"Stay highly groomed." He stresses eyebrows and nose hairs. "Don't eat McDonald's. Stay healthy, basically like an athlete's diet. Don't be overly obnoxious that you're a model. Keep it to yourself."

Highly groomed nose hairs I can handle, but isn't obnoxiousness half the fun derived from newly acquired modeling status? I want to tell everyone, from my podiatrist to the guy who installs our building's cable TV. In fact, that's how I plan to start all conversations.

Leaning forward, I whisper, "I can't handle rejection. Will this be a problem?"

"If you can't take someone telling you to lose five pounds, or if you can't take "You look scruffy, can you comb your hair" or "When you come in tomorrow, can you wear something nice." If you can't take any of that, you have no business even being a model."

I give the look of a rejected puppy dog.

Candace suddenly appears. She scares the hell out of me. "A lot of people think a blank, glazed stare is all there is to it, and it's not. There's so much more than that," she says in a voice only dogs can hear. "Stewart's very outgoing, very good energy, and it really, really shows. We want men who look like men. We don't want men who look like girls," says Candace, who then raises her pipe-cleaner body and goes away. She especially wants men who look like men and will fork over cash for photos.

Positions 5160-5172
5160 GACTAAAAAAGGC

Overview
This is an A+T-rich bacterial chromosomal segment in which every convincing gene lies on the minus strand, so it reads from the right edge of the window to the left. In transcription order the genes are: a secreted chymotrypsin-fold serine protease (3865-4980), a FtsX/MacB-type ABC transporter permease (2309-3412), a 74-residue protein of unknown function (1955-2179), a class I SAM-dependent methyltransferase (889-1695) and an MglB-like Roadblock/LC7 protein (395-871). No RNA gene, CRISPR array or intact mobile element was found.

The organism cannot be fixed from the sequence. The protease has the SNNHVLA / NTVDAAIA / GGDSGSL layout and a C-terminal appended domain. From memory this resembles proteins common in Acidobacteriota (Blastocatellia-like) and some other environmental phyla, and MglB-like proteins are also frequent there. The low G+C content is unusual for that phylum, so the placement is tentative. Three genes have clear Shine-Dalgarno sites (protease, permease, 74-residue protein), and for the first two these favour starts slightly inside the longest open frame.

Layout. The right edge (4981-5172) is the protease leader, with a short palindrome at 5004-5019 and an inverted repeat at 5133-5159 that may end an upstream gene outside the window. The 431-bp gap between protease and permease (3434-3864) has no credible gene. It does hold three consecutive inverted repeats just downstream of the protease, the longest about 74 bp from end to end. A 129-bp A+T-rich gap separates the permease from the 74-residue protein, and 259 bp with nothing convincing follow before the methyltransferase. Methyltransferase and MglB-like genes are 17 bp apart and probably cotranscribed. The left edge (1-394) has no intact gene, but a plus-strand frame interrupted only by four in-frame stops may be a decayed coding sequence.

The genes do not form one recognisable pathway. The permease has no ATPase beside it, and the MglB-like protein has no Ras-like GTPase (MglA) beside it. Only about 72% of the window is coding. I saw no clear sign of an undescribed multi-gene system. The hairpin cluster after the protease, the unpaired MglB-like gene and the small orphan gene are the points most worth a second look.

"Do you know what would be the ultimate for me?" Stewart asks.

I can't wait to hear about the ultimate.